In a strange way though, Alien: Covenant accurately reflects Ridley Scott’s career as a whole. Sometimes he hits home runs, like the original Alien, Blade Runner, and Gladiator. Other times his films are catastrophic, like The Counselor or Exodus: Gods and Kings. Alien: Covenant falls in the middle ground, and that’s the best way to describe Scott’s filmography: the middle ground. Not to mention Scott is planning on making four more Alien films after this. I’m sitting here wondering when we’re finally going to get to LV-426. Surely the round trip didn’t take this long to get there.

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“X-MEN ORIGINS: WOLVERINE” Review (✫)

SOURCE: 20th Century Fox

Pop those claws back in, bub. 

The fatal mistake that X-Men Origins: Wolverine makes besides its God-awful title is focusing more on the “X-Men” part than the “Wolverine” part. We’ve seen three X-Men movies now, guys. We get it. Mankind fears and hates mutants. Mutants are the next stage in human evolution. Blah blah blah, all that jazz. But with a Wolverine-centered movie, I was hoping that they would focus less on the recurring themes of the series and make it a more personal narrative to everyone’s favorite X-Man. Unfortunately, the studio didn’t want the same thing. Instead, X-Men Origins: Wolverine is more focused on making comic book cameos than it is in making a compelling story for its key character. It’s more of an X-Men movie than it is a Wolverine movie, and it’s not a good one at that.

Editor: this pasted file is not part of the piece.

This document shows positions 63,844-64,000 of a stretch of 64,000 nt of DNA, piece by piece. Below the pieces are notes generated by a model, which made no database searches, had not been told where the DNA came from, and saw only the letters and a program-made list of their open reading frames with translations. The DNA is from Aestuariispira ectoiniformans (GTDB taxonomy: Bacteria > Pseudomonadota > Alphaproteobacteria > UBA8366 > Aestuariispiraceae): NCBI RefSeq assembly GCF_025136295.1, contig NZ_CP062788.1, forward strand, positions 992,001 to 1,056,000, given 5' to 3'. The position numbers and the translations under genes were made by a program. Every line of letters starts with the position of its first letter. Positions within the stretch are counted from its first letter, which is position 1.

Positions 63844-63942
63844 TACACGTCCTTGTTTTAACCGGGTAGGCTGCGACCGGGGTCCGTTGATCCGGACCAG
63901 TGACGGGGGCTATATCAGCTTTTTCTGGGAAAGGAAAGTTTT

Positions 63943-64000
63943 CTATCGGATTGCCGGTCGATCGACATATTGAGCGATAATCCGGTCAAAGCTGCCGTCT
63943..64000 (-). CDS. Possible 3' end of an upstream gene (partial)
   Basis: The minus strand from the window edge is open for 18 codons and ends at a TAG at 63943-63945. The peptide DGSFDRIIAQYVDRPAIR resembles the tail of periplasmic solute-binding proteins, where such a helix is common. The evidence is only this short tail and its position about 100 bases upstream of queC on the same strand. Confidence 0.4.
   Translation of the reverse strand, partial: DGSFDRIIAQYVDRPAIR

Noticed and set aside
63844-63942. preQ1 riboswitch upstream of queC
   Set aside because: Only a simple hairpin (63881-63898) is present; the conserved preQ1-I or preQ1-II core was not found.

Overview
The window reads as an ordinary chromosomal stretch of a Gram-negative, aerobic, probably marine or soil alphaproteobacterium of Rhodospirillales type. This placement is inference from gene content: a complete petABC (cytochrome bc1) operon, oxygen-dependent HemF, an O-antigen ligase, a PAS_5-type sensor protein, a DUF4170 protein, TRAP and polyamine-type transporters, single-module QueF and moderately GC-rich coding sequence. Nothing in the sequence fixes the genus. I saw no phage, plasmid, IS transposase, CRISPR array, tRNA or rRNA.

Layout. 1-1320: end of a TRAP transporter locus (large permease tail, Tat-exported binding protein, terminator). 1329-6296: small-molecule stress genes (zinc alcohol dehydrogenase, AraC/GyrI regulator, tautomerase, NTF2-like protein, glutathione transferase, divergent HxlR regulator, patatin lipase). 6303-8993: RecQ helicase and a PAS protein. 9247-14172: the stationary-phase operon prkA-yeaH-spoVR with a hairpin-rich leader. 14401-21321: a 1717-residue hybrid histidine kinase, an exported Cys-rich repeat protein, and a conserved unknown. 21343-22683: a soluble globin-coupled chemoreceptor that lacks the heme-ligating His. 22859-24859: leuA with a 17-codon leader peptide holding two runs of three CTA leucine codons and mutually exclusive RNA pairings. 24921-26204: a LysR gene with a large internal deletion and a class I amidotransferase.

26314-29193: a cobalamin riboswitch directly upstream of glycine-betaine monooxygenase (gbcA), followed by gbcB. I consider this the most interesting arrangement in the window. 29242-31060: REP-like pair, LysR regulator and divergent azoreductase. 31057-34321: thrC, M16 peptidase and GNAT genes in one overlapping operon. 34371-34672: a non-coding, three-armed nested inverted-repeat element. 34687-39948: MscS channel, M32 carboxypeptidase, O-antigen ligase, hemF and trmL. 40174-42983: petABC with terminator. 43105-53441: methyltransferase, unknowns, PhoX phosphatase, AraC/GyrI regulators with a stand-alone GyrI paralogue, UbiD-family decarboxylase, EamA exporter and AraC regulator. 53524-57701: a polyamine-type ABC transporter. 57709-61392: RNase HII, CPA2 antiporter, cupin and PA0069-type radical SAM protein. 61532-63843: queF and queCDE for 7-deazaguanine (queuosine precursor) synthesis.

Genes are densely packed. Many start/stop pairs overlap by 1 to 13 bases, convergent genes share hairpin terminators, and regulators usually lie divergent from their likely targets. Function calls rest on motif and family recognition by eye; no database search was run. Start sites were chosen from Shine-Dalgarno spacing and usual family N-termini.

In this prequel to the X-Men trilogy, we discover the origins of Wolverine, A.K.A. James Howlett (Hugh Jackman). When his unusual mutant powers break out and James discovers the claws in his body, James goes on the run with his brother Victor Creed, A.K.A. Sabretooth (Liev Schreiber). After fighting in the Vietnam war together, the two brothers join a mutant task force called Team X that is led by Major William Stryker (Danny Huston). But after one too many violent genocides from the task force, James resigns from Team X and tries to live a normal life by himself and his lover Kayla Silverfox (Lynn Collins). Now Sabretooth and Team X have come back into James’ life, and he has to sink once again into his Wolverine alter-ego to free himself of his past forever.

Right off the bat, I need to point out the biggest flaw with this haphazard of a movie: it’s too much. X-Men Origins: Wolverine tries to do too many things all at once, and it does all of them badly. It tries to be a Wolverine origin story, an X-Men prequel, an introduction to new mutant characters, and a fun action movie on top of all of this.

Let me leisurely break down why it fails in every one of these goals:

1) The screenplay is too by-the-books. Skip Woods, who wrote Hitman prior to this, focuses too much on explaining Wolverine’s history and not enough on how it impacts him as a character. There’s no teeth in it, no grit or compelling force that makes his story worthwhile or meaningful to us. It feels more like fanfiction written for discussion rather than an established continuity for the X-Men universe.

2) Speaking of the X-Men, there are two X-Men here in the movie besides Wolverine. They are the younger Scott Summers/Cyclops, portrayed by Tim Pocock, and Patrick Stewart as Charles Xavier, here with the use of his legs. There is absolutely zero reason to have them in this movie. They contribute nothing to the story, nothing to Wolverine’s origin, and nothing that makes any worthwhile impact on the film. They’re only there as forced cameos so that viewers can point at them and be like “Uh Look! That’s them before the X-Men movies! Huh huh.” Except that this now creates a massive plot hole, once you question how they could be so close to the action, yet not remember him years later.